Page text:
60 years of Scalextric: Model cars are now stuffed with as much tech as real ones

60 years of Scalextric

Model cars are now stuffed with as much tech as real ones
Theme parks continue to draw in thrill-seekers despite the risks - so why are we so addicted?

Why are we addicted to theme parks?

Now that Banksy has unveiled his own dystopian version, Christopher Beanland considers the ups and downs of our endless quest for amusement
Tourism in Iran: The country will soon be opening up again after years of isolation

Iran is opening up again to tourists

After years of isolation, Iran is reopening its embassies abroad. Soon, there'll be the chance for the adventurous to holiday there
10 best PS4 games

10 best PS4 games

Can’t wait for the new round of blockbusters due out this autumn? We played through last year’s offering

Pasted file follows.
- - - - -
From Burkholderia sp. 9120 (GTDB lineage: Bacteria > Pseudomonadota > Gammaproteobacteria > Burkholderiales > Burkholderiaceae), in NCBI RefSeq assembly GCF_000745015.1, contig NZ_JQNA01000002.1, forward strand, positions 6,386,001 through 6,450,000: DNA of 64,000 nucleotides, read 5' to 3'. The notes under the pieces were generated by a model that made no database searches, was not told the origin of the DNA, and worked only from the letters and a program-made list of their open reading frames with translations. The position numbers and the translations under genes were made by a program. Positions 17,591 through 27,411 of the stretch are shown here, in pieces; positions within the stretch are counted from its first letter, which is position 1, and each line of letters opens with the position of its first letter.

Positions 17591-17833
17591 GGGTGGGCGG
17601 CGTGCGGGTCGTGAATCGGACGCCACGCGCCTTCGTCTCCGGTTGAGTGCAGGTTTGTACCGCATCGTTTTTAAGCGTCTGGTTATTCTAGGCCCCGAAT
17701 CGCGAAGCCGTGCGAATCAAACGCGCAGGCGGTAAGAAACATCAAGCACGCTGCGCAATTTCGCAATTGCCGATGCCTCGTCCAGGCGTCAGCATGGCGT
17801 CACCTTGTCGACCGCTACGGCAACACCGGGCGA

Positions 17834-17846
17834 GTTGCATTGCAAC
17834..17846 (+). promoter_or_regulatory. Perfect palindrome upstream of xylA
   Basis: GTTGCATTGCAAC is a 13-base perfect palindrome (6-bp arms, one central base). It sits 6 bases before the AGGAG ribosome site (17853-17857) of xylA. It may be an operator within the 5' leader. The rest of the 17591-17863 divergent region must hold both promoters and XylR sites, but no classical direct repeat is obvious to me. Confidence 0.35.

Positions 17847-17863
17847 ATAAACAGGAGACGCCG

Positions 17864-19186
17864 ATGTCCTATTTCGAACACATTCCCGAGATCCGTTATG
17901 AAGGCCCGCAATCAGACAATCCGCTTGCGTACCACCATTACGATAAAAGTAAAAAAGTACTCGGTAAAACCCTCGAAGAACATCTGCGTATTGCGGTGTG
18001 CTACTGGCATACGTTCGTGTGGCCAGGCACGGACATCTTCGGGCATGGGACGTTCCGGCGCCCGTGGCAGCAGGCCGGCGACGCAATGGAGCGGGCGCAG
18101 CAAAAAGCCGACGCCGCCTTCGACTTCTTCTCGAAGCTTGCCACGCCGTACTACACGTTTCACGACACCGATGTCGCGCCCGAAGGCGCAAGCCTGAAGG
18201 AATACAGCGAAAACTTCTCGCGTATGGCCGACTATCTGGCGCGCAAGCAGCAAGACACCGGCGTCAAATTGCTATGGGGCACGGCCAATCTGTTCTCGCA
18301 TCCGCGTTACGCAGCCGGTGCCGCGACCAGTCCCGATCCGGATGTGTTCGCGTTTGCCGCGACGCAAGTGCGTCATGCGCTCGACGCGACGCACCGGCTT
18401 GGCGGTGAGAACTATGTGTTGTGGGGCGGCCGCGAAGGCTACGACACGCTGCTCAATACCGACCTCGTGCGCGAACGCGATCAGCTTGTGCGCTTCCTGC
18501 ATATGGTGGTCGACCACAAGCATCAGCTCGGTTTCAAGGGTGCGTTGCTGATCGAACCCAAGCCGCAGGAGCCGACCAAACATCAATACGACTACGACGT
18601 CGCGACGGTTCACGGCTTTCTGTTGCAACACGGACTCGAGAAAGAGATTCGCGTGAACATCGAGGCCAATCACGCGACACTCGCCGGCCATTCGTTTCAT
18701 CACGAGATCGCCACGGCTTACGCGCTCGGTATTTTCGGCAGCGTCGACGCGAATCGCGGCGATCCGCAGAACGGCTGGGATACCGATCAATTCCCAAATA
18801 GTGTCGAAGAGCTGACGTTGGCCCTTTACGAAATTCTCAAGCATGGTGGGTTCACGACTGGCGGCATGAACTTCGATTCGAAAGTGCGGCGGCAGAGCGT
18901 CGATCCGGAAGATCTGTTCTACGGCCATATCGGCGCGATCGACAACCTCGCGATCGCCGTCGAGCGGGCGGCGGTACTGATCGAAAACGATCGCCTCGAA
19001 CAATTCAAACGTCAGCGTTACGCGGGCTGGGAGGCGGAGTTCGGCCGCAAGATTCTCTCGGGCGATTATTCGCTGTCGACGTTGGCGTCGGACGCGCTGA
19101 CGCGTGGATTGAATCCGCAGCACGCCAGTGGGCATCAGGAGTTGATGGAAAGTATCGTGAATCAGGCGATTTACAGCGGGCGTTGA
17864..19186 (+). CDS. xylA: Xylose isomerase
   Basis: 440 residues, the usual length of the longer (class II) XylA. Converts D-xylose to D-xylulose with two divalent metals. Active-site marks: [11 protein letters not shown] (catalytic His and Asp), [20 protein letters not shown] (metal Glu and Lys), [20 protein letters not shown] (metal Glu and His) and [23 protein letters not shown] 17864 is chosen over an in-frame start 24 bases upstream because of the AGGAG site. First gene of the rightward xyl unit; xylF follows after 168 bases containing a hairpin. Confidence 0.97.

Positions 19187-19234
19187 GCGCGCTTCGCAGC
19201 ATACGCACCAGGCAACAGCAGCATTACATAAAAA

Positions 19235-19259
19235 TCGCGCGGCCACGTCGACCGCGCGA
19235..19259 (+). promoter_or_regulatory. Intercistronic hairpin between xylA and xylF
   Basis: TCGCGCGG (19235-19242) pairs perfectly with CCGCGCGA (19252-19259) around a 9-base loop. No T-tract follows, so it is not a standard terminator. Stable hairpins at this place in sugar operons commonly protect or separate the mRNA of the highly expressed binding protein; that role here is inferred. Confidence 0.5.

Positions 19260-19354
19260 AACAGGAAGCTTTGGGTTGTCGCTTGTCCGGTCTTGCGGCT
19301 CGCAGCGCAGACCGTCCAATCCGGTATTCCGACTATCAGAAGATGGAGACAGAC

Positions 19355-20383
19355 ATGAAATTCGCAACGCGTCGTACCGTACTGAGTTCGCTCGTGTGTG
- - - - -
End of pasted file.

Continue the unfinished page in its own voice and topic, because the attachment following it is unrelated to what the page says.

Transfer window: Ten things we learnt

Ten things we learnt from the transfer window

Record-breaking spending shows FFP restraint no longer applies
Migrant crisis: UN official Philippe Douste-Blazy reveals the harrowing sights he encountered among refugees arriving on Lampedusa

‘Can we really just turn away?’

Dead bodies, men drowning, women miscarrying – a senior UN figure on the horrors he has witnessed among migrants arriving on Lampedusa, and urges politicians not to underestimate our caring nature
Nine of Syria and Iraq's 10 world heritage sites are in danger as Isis ravages centuries of history

Nine of Syria and Iraq's 10 world heritage sites are in danger...

... and not just because of Isis vandalism
Girl on a Plane: An exclusive extract of the novelisation inspired by the 1970 Palestinian fighters hijack

Girl on a Plane

An exclusive extract of the novelisation inspired by the 1970 Palestinian fighters hijack
Why Frederick Forsyth's spying days could spell disaster for today's journalists

Why Frederick Forsyth's spying days could spell disaster for today's journalists

The author of 'The Day of the Jackal' has revealed he spied for MI6 while a foreign correspondent